American Cancer Society Committee members inspired by loved ones to reduce the global impact of cancer
Cancer — few words can provoke as visceral a response. Pacific’s American Cancer Society Committee (ACSC) knows cancer profoundly impacts millions worldwide and these future pharmacists are committed to lessening its devastating impact.
“Our mission is to raise cancer awareness by educating the community at health fairs, hosting speaker events and raising funds to support the American Cancer Society’s research,” said Victoria Te ’23. “Through informational posters and anatomical models, we teach patients how to perform self-examinations, what signs and symptoms to look out for and what prevention methods are recommended to lower the risk of cancer.”
Every October ACSC collaborates with local businesses, artists and vendors to help raise funds for the American Cancer Society during Breast Cancer Awareness Week. ACSC also participates in health care outreach and fundraising events, including Relay for Life, throughout the year.
Co-chairs Te and Christine Phan ’23 have a personal connection to ACSC’s mission.
“I have had close ones who have lost their battles with cancer and know of others who are still fighting,” said Te. “These individuals are some of the strongest people I know, their strength and perseverance inspire me. Coming to pharmacy school, I wanted to continue my dedication to helping those affected by cancer, as well as learn about current drug treatments and ongoing research.”
Phan is honoring her aunt’s legacy.
“A huge motivator for me to become a pharmacist was my aunt, who was a pharmacist,” said Phan. “Unfortunately, she passed away from breast cancer and leukemia during my college years. Losing one of the strongest people I knew was a huge shock to me. When I got into pharmacy school, I wanted to join ACSC to be an active part of promoting awareness about cancer symptoms and news about cancer research. I hope that by promoting awareness of cancer, more people can look out for themselves and be more proactive in getting medical attention when they notice the signs and symptoms.”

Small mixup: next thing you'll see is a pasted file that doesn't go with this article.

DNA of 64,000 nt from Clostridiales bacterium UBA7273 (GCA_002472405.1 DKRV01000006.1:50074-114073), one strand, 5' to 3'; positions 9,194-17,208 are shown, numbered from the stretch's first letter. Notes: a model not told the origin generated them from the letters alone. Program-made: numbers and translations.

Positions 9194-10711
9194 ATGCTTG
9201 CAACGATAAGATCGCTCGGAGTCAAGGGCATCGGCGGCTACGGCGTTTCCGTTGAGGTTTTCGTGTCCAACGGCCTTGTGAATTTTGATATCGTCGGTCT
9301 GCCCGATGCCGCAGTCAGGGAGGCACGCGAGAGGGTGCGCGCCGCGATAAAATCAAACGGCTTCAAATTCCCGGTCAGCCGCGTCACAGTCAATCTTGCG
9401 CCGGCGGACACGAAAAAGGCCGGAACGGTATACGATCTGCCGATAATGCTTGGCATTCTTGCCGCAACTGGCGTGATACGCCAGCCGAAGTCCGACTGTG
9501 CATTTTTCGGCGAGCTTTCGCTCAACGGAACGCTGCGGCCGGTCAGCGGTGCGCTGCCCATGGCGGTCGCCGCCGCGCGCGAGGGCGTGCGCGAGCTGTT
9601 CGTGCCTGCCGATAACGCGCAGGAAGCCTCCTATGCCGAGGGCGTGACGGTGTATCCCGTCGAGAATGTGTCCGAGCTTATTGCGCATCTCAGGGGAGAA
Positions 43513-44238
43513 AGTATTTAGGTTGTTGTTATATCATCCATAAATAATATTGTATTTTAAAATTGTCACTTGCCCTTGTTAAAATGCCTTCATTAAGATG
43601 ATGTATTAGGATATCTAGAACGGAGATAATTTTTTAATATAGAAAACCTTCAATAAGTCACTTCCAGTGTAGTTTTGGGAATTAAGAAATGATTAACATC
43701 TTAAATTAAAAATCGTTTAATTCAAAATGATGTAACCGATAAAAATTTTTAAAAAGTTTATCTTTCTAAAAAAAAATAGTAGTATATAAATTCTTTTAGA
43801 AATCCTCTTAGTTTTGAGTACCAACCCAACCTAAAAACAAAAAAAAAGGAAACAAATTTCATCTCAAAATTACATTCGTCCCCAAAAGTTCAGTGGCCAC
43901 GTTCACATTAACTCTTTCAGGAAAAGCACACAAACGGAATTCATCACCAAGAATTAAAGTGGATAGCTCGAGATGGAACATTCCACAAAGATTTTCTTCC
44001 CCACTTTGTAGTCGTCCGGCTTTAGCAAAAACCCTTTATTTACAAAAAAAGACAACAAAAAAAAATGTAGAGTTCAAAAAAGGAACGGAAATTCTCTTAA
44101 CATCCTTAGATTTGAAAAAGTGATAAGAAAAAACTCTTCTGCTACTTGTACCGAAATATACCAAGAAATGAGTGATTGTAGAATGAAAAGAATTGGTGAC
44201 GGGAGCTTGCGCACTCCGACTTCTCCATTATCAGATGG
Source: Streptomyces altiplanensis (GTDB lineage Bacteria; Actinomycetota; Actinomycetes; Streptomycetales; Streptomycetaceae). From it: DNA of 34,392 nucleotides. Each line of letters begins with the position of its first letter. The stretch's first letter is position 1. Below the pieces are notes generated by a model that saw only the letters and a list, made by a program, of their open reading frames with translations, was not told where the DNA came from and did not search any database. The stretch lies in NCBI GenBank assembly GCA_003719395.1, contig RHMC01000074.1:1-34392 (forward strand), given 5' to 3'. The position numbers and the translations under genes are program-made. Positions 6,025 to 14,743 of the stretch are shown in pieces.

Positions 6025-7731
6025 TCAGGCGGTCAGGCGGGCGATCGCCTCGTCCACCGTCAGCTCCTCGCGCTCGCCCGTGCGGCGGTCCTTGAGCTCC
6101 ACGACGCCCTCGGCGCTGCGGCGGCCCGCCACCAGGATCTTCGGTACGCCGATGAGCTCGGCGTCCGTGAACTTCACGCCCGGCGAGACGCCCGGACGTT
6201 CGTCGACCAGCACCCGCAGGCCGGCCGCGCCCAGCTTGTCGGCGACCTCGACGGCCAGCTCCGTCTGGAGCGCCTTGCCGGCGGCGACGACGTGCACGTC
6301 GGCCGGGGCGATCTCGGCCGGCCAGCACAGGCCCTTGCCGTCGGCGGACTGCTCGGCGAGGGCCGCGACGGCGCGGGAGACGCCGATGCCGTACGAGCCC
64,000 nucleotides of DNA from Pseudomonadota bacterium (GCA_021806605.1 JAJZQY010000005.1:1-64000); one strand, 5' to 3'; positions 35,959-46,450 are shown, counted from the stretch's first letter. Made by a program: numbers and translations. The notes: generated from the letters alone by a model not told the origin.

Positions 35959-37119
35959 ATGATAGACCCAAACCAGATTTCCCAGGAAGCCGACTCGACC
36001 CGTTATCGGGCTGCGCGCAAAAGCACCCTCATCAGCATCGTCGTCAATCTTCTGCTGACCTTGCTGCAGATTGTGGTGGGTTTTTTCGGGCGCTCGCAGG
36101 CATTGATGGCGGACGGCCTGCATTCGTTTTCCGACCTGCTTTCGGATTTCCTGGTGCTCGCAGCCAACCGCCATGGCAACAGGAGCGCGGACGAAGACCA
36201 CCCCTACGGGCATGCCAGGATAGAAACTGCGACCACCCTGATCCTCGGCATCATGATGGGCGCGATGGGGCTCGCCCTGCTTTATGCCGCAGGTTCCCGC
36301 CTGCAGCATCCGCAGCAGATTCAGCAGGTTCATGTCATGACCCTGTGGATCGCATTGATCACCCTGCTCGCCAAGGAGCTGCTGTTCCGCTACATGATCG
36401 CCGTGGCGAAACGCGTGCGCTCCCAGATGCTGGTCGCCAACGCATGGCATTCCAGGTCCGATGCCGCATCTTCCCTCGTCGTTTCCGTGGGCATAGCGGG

May is National Cancer Research Month, a time to bring awareness to the ongoing efforts to develop more effective and accessible treatment options. In 2020, cancer was the leading cause of death worldwide according to the World Health Organization and the second leading cause of death in the United States according to the Centers for Disease Control and Prevention.
“As health care professionals, we have a responsibility to help propel this research forward by showing our support for new treatments and cures in order to improve the prognosis of those affected by cancer.”
“Cancer affects people on a global scale, so it is imperative that cancer prevention, education and treatment has just as wide of a reach,” said Inderdeep Saggi ’24. “As health care professionals, we have a responsibility to help propel this research forward by showing our support for new treatments and cures in order to improve the prognosis of those affected by cancer.”
Oncology is a career path within pharmacy where pharmacists can be part of interdisciplinary teams working directly with cancer patients.
“Oncology pharmacists are responsible for providing direct patient care, such as medication management and managing the side effects that often accompany chemotherapy,” said Phan. “Their clinical experience and direct patient-patient interactions also allows them to help write institutional guidelines to streamline evidence-based decision making to improve patient care.”